Afghanistan war decision: how Robert Gates thinks
Pentagon chief Robert Gates is the swing vote in Obama's decision on the Afghanistan war.
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Gates is a good example of the oft-cited Washington truism: The ones who talk, don't know; the ones who don't talk, do know.Skip to next paragraph
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But Gates, who declined a request for a Monitor interview, has talked some about Afghanistan. In the past, he has expressed concern about the size of the American "footprint" – worried that too many forces could look a lot like an occupation. Yet he has also said that the long-term needs of Afghanistan – good governance, economic opportunity, and a strong indigenous force – won't magically appear without the help of the US military stabilizing the country. In recent days, he's dodged questions about just what the noises in his head are saying. Asked by a reporter on a plane with him to Asia late last month "where he was" on the troop surge idea, Gates talked about the legitimacy of the Afghan government. Two days later, asked the same question after a meeting of NATO defense ministers, Gates wriggled: "I was in a listening mode."
It's not that he's slippery, just self-disciplined, say those who know him.
"He's been inside the Beltway his entire life and he knows how to play the cards and when to play them, and he will only telegraph to the decider," says one retired senior officer who served under Gates. "Rummy had his circle of good buddies who were easy to identify. Don't know that about Gates."
The Defense chief is not given to snap decisions, recalls Rob McKee, who served with Gates on the corporate board of Parker Drilling Company before he was named Defense secretary. But he says Gates does act decisively after a genuine effort to get as many facts as possible. And, adds Mr. McKee, who served as an adviser to the Iraqi oil ministry between 2003 and 2004, Gates – a registered Republican – takes pains never to show his politics.
"Who he is, his track record, his style, his intelligence, his bipartisanship, his experience and his proven low-key leadership style all would argue that he would be a much more credible broker than just about anyone," McKee wrote in an e-mail. "I bet he's doing his best to help come up with as right an answer as is possible."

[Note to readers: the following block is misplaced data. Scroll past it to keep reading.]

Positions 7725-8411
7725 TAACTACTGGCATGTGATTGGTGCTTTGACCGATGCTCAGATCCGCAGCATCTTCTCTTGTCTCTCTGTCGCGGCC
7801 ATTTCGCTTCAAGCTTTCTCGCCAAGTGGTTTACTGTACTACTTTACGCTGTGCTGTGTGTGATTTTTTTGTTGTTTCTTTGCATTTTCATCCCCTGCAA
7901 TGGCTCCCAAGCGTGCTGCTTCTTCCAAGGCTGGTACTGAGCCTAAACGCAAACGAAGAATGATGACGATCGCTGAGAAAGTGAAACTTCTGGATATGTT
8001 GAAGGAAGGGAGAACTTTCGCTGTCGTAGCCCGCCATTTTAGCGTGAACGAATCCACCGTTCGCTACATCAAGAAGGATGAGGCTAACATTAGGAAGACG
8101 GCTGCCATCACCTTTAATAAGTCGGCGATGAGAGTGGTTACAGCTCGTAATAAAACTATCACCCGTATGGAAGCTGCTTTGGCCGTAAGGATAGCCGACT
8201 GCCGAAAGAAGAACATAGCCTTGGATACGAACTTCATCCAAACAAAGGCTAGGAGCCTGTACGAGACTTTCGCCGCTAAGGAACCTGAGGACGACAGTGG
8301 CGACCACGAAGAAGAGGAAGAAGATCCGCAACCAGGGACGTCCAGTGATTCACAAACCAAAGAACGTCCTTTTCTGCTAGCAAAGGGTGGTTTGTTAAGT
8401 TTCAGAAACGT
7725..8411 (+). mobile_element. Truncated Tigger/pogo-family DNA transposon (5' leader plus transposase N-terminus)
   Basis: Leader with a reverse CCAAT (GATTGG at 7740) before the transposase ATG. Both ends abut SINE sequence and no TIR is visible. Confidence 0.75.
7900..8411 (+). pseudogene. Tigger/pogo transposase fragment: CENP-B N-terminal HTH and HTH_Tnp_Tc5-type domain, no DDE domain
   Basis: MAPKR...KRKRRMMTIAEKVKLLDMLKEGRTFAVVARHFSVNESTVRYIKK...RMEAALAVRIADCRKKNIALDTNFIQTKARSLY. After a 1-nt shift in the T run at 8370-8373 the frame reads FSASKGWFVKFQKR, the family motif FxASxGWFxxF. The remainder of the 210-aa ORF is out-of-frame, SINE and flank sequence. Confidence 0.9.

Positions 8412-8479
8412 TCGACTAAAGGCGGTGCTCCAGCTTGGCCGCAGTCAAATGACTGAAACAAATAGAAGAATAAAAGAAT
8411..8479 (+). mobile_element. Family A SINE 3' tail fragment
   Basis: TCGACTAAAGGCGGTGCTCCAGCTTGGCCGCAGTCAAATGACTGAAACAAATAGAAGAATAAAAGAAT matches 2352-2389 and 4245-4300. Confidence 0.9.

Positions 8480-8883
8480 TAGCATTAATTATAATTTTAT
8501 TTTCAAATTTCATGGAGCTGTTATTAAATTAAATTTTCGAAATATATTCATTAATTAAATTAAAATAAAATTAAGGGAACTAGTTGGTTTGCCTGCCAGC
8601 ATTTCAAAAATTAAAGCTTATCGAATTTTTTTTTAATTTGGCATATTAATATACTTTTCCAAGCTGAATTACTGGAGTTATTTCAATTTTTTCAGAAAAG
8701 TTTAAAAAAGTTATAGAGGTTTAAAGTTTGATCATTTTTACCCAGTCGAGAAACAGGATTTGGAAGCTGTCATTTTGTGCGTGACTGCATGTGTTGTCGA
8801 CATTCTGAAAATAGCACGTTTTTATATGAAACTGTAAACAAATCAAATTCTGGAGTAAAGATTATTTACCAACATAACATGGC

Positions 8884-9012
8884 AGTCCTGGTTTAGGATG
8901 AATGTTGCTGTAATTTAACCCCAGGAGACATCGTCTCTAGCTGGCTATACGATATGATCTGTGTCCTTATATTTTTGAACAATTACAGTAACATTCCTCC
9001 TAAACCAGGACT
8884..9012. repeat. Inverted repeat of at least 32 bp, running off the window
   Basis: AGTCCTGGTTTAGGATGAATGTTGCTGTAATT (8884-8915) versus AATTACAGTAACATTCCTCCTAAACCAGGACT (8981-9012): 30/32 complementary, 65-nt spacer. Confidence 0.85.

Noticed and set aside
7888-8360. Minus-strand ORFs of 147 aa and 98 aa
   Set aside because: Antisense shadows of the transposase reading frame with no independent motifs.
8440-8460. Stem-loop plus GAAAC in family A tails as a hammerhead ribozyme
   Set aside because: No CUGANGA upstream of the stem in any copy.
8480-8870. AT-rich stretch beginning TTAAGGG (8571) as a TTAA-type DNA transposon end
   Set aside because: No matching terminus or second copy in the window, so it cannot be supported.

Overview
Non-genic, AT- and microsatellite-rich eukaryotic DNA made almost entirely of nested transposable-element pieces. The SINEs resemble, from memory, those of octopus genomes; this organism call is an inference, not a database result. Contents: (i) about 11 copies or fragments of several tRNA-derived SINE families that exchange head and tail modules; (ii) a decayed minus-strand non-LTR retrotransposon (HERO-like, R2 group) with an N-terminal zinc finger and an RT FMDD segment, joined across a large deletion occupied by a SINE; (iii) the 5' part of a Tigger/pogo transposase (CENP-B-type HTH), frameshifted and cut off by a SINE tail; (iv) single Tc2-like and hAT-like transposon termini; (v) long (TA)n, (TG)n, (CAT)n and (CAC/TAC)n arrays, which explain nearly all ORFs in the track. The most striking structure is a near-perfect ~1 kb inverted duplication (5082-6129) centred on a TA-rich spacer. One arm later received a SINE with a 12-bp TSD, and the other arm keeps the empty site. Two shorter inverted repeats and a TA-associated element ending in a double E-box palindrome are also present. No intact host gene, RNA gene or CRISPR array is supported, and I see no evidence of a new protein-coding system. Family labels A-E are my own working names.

And when he shares that conclusion with the president, he'll have great sway, says Sen. Carl Levin (D) of Michigan, chairman of the Senate Armed Services Committee and an admirer of Gates: "[He] is going to have a major say in this because ... he has the confidence of the president, he has the confidence of Congress, and he has an extraordinarily important position in this decision."
LITTLE ABOUT GATES ON THE OUTSIDE betrays the astute student and dealmaker on the inside. By all appearances, he's as vanilla as they come: Stout and round-faced with precision-parted hair and a preference for white shirts, he has a nasal twang from his native Kansas. He goes in for jigsaw puzzles over sports, and has a strong taste for meat and potatoes sometimes even in the most exotic locales.
Career arc of a Pentagon chief
• Born 1943, Wichita, Kan.
• BA in history ,1965, The College of William & Mary; Master’s in history, Indiana University, 1966; Doctorate in Russian and Soviet history, Georgetown University, 1974
• Air Force,1967-68
• CIA Soviet analyst, 1968-74
• National Security Council staff under Presidents Nixon, Ford, Carter, 1974-79
• CIA deputy director, 1982
• Deputy national security adviser to President George H.W. Bush (1989–91)
• CIA director under President George H.W. Bush, 1991-93
• Interim dean of the George Bush School of Government and Public Service at Texas A&M University, 1999-2001
• President of Texas A&M University, 2002-06
• Secretary of Defense (2006–present) for Presidents George W. Bush and Barack Obama
Source: OFFICE OF THE SECRETARY OF DEFENSE